Last week we visited Storm Mountain Center in the Black Hills of South Dakota. Normally, we base our route on the camps we want to visit, but this time around, I was determined to find a camp in this area. There is something so unreal about western SD, and let me tell you – if you’re looking to be inspired, this is the place to be.
Anyway, we were lucky enough to connect with the director, Sean, and park it for a whole week in one of the most beautiful places I know. On top of that, we got to work with the staff during a crazy busy flurry of retreat groups, honing those dishwashing skills. One evening after the last spoon was dried, we were invited to sit in on a session with a youth workers’ training. The group was a hodge-podge of folks who work with young people – some full-time youth leaders, a few volunteers, an associate pastor, and us.
Sitting in that room, full of people who just love teens, was a really emotional experience for me. (Woah, what? Sara got emotional. What a surprise…) Listening to them share their stories and work together on their individual experiences filled my heart to the brim (and also potentially my eyes but we need not worry about that.) These people love kiddos. These people LOVE Jesus. And all they want is to introduce their particular kiddos to an authentic life abundant, life beyond high school, life without so much fear and loneliness and doubt and anxiety and acne… There’s something indescribable about being surrounded by people who want something so GOOD so BAD.
It makes you want to give somebody a medal or shout amen or something.
But back to the story.
The leader of this session (whose name is Marko, whose website is this) talked about the need for youth ministries to “let their freak flag fly,” if you will. We are all weird. So, find the thing that makes you unique and don’t be afraid to own it. Embrace it. Let it be who you are, untethered. Lots of ideas were swirling around the room and in my head about all the different ways that could look. I thought about camps – because that is literally all I think about except for food – and how they could adopt this model of owning that one thing that makes them Camp Whatsasuch. How do we say, “yup, this is what we do,” without feeling like the camp down the street is doing something better and we need to be so much more than what we are?
Then I thought about the camp whose dining hall I was sitting in and the conversations we had already had with its director. When I asked him in our interview what makes Storm Mountain special, he said, “It’s in the Black Hills.” At first, I poised to ask him a more leading question. No, no, tell me what is unique and exciting and spectacular and is going to sound good in this video, please. But then he shut me up (hallelujah) by sharing with us how sacred this land really is to so many people. The Black Hills are central to the culture of the Lakota people. This is their holy land and place of prayer. These mountains are where they have connected with our Creator for hundreds of years. And now Storm Mountain is a place where people from all walks of life gather to seek and pray. Do you have chills yet because COME ON.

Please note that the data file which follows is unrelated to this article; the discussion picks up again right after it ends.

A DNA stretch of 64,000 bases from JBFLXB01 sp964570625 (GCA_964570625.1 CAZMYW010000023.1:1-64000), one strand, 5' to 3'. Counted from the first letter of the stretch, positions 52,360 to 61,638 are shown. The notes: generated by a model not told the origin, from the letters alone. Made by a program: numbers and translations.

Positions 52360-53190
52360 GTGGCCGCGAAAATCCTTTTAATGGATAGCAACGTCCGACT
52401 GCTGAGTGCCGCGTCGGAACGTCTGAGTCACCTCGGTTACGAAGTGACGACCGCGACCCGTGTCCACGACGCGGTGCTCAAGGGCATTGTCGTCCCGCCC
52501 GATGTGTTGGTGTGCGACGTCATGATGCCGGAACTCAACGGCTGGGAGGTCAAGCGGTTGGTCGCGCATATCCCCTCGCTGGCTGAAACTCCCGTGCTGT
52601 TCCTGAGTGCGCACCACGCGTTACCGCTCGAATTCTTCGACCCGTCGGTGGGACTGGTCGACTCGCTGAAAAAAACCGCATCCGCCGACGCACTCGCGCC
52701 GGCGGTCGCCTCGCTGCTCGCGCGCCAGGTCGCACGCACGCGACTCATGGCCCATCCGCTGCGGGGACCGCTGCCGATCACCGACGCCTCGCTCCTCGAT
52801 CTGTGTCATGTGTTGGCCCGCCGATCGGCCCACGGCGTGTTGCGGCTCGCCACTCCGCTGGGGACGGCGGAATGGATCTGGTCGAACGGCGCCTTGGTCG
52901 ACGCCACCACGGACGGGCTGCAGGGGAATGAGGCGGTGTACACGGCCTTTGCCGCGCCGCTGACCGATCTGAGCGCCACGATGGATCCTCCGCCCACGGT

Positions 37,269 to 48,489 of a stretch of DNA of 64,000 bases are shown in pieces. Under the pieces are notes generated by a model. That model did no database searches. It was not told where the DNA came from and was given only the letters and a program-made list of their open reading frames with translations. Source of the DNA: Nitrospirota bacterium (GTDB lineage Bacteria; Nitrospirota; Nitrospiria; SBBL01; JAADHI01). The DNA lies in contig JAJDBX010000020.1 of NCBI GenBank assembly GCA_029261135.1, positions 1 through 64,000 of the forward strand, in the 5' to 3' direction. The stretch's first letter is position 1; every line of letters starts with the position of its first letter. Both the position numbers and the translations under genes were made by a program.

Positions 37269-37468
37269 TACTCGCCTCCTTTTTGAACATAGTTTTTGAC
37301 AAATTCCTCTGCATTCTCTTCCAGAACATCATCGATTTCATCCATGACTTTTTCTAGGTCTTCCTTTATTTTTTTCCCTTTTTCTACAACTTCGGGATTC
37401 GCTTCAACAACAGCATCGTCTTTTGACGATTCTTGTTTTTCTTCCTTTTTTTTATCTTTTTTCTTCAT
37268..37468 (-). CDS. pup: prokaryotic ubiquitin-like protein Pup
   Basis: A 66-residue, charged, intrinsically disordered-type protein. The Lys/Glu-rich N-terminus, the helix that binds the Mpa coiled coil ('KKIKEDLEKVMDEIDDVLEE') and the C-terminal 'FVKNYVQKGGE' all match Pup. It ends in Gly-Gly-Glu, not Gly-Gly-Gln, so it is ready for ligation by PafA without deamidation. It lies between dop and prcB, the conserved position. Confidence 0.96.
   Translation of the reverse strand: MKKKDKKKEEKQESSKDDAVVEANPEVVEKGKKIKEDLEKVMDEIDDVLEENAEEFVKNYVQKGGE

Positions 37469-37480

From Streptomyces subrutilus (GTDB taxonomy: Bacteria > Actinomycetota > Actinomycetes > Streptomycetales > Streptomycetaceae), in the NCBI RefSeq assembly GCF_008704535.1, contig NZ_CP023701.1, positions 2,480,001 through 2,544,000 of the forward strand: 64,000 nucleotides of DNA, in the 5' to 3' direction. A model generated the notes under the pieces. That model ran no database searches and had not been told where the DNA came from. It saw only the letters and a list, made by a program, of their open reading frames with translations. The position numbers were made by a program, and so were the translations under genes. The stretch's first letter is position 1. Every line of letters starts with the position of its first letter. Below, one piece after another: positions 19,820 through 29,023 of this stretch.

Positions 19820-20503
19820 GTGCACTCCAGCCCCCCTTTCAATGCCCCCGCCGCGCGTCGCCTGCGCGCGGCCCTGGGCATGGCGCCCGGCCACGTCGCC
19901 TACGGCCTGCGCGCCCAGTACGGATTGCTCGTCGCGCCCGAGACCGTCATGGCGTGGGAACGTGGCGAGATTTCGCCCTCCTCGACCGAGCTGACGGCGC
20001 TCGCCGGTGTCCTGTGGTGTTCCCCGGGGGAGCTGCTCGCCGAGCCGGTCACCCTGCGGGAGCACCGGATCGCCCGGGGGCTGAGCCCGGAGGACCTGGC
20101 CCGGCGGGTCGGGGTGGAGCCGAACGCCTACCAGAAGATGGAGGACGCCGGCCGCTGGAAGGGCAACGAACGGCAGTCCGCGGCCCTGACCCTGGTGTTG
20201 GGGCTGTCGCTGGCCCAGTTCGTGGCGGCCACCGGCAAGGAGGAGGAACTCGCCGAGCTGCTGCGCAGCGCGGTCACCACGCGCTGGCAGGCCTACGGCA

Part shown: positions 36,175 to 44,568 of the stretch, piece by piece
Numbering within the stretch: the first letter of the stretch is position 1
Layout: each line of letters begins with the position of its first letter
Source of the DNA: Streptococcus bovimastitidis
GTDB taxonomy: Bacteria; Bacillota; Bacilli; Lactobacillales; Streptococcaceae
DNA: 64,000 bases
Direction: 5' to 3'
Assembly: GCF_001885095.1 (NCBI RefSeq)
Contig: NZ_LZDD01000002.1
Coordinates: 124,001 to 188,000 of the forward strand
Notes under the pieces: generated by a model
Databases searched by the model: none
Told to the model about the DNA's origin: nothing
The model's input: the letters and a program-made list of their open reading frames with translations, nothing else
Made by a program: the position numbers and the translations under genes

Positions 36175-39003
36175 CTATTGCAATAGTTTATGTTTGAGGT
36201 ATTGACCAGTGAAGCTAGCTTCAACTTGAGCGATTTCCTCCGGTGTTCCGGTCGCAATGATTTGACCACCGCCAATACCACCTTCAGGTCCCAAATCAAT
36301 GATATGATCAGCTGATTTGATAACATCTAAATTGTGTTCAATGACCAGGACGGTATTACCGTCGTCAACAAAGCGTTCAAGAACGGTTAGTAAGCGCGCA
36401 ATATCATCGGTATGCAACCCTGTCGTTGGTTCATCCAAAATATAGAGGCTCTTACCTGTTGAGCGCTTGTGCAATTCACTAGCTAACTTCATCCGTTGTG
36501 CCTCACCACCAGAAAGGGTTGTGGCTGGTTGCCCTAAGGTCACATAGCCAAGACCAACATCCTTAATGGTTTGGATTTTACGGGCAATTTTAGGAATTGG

The seniors from a school in Pine Ridge Reservation were also out at camp this week for their annual “we are about to graduate and have to be real adults” retreat. Along with lots of typical camp activities like eating, hiking, and playing Red Rover (yes this is still a thing,) the students celebrated some elements of both their Catholic faith and Lakota traditions. I felt very grateful to be invited to their time of prayer, learning as a quiet observer and curious participant. I so appreciate the richness of another person’s way of reaching out to God, and being welcomed into that was very special to me.
In my own silent reflection, I thought about this United Methodist camp in the Black Hills and the role that it plays in bringing people together. In the same spirit of the original use of this land, Storm Mountain offers a space for people to come and just be with each other and with God. There were probably five different groups at camp throughout the weekend, all unique in their purpose for gathering, but together in one place. I recognized a culture of connection and cooperation, where people are invited to weave their individual stories into a much bigger narrative. When the “normal” dialogue anymore is a spirit of divisiveness and separation and the other, it felt good to see an example of people seeking God in different ways, together. It felt… healing? Just a little.
It made sense to me then why Storm Mountain doesn’t have to be anything other than “in the Black Hills.” For a lot of complicated reasons, the people behind Storm Mountain are now the stewards of an incredibly important piece of creation. And instead of ignoring that or cheapening it, they have made it who they are. They honor it. They ensure that it is a place to be at once still and full of joy, connected to the past and building a better future. They teach people to care deeply for creation and invite them to listen for God in the wind and rocks and trees. They know that simply being on this land has tremendous power, and that at the end of the day, that power doesn’t really belong to them. Storm Mountain is a place where you are welcome to be exactly who you are with a bunch of other people being exactly who they are while you all discover answers together.
And that’s enough. It’s okay to just be the camp you are. In fact, it’s pretty spectacular. Eventually, in order for our ministries/endeavors/selves to really achieve something, we are going to have to find that thing that’s right in front of us and fall in love with it.
Who you are is simple.
Don’t be weird about it.